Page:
Absence of Ross River virus amongst Common brushtail possums (Trichosurus vulpecula) from metropolitan Sydney, Australia

Nichola J. Hill, Michelle L. Power, Elizabeth M. Deane

Research output: Contribution to journalArticleResearchpeer-review

Abstract

Ross River virus (RRV) is a mosquito-transmitted Alphavirus emerging in urban centres throughout Australia. The Common brushtail possum (Trichosurus vulpecula), a native marsupial that has successfully adapted to human settlement, has been implicated as a maintenance reservoir for RRV. In the present study, RRV exposure was assessed amongst 72 urban-adapted possums from Northern Sydney and ten possums from a woodland area, remote from urbanisation. Serological screening was performed using an enzyme-linked immunosorbent assay to detect RRV antibodies in possum sera. Findings indicated that both possum populations from urban and woodland habitats were negative for the presence of RRV antibodies. Lack of exposure to RRV highlights that the host status of possums is contingent upon factors other than their abundance and proximity to human settlement. In view of the potential for climate change to favour transmission of mosquito-borne disease in Australia, identification of wildlife populations entirely absent of RRV may prove useful for monitoring the predicted spread of the virus.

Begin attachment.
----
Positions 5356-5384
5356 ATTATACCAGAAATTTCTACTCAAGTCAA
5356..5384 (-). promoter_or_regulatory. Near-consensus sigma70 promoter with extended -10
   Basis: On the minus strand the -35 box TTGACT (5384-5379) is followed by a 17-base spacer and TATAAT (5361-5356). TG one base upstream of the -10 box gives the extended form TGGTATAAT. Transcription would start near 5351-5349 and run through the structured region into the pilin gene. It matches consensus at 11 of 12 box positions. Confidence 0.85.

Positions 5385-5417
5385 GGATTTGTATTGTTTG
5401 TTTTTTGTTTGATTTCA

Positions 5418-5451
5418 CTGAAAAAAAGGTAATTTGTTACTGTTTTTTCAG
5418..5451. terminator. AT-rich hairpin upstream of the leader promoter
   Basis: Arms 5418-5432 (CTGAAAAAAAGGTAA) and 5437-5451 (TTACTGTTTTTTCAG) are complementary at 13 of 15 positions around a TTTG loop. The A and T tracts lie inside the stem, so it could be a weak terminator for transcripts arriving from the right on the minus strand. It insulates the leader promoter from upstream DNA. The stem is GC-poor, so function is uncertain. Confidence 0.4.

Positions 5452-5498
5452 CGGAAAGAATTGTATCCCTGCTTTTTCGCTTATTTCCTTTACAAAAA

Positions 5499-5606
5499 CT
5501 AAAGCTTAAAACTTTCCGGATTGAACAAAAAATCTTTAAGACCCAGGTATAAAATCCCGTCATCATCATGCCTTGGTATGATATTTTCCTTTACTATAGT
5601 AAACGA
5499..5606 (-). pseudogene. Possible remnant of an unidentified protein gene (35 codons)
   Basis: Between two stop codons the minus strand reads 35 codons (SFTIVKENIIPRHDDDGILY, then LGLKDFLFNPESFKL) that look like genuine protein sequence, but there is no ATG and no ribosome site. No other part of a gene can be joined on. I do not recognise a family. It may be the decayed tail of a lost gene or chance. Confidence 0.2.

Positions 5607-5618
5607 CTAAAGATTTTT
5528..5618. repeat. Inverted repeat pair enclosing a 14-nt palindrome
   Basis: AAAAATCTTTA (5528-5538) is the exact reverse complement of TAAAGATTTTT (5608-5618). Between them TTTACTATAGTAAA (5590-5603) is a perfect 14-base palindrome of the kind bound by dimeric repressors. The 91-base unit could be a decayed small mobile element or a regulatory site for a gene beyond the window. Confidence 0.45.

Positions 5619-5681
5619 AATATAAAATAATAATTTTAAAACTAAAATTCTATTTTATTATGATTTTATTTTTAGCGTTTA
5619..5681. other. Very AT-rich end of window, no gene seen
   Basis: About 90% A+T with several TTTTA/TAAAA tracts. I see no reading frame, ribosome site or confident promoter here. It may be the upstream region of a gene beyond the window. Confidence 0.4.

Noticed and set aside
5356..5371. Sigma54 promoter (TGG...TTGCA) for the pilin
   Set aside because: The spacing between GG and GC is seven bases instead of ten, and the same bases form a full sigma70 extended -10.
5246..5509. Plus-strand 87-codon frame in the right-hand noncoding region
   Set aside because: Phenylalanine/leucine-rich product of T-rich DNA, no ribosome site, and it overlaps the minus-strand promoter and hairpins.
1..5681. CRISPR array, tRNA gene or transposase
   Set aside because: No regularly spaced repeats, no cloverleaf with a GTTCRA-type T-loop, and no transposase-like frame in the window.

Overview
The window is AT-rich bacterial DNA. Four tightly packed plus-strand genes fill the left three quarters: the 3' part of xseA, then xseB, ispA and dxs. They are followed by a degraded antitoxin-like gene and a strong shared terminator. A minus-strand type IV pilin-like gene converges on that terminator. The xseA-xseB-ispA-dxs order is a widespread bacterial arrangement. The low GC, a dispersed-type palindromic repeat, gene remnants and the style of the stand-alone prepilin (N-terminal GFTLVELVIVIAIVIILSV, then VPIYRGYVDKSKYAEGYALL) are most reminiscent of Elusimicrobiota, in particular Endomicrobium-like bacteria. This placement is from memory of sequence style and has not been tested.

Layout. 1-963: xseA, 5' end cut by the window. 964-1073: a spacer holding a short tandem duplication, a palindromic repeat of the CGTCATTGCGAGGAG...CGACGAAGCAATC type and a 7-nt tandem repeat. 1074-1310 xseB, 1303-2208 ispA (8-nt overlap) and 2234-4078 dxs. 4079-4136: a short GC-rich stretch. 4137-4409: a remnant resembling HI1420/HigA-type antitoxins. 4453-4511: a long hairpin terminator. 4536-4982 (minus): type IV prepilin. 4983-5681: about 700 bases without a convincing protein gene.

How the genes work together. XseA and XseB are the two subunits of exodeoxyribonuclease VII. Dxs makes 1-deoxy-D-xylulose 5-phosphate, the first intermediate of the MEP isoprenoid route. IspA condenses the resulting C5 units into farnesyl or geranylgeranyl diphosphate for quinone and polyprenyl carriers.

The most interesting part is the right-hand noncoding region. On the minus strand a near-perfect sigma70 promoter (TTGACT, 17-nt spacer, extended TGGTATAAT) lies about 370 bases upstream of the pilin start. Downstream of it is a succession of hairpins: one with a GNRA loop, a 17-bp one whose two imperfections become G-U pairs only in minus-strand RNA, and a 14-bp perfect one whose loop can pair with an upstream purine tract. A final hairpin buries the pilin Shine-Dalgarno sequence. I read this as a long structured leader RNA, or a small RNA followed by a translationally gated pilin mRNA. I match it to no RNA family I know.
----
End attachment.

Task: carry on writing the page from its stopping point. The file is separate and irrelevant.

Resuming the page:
LanguageEnglish
Pages313-316
Number of pages4
JournalEuropean Journal of Wildlife Research
Volume55
Issue number3
DOIs
Publication statusPublished - Jun 2009

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Ross River virus
Trichosurus vulpecula
virus
river
human settlements
human settlement
mosquito
woodlands
antibody
woodland
mosquito-borne diseases
Alphavirus
antibodies
Metatheria
possums
marsupial
urbanization
wildlife
Culicidae
serum

Cite this

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title = "Absence of Ross River virus amongst Common brushtail possums (Trichosurus vulpecula) from metropolitan Sydney, Australia",
abstract = "Ross River virus (RRV) is a mosquito-transmitted Alphavirus emerging in urban centres throughout Australia. The Common brushtail possum (Trichosurus vulpecula), a native marsupial that has successfully adapted to human settlement, has been implicated as a maintenance reservoir for RRV. In the present study, RRV exposure was assessed amongst 72 urban-adapted possums from Northern Sydney and ten possums from a woodland area, remote from urbanisation. Serological screening was performed using an enzyme-linked immunosorbent assay to detect RRV antibodies in possum sera. Findings indicated that both possum populations from urban and woodland habitats were negative for the presence of RRV antibodies. Lack of exposure to RRV highlights that the host status of possums is contingent upon factors other than their abundance and proximity to human settlement. In view of the potential for climate change to favour transmission of mosquito-borne disease in Australia, identification of wildlife populations entirely absent of RRV may prove useful for monitoring the predicted spread of the virus.",
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Absence of Ross River virus amongst Common brushtail possums (Trichosurus vulpecula) from metropolitan Sydney, Australia. / Hill, Nichola J.; Power, Michelle L.; Deane, Elizabeth M.

In: European Journal of Wildlife Research, Vol. 55, No. 3, 06.2009, p. 313-316.

Research output: Contribution to journalArticleResearchpeer-review

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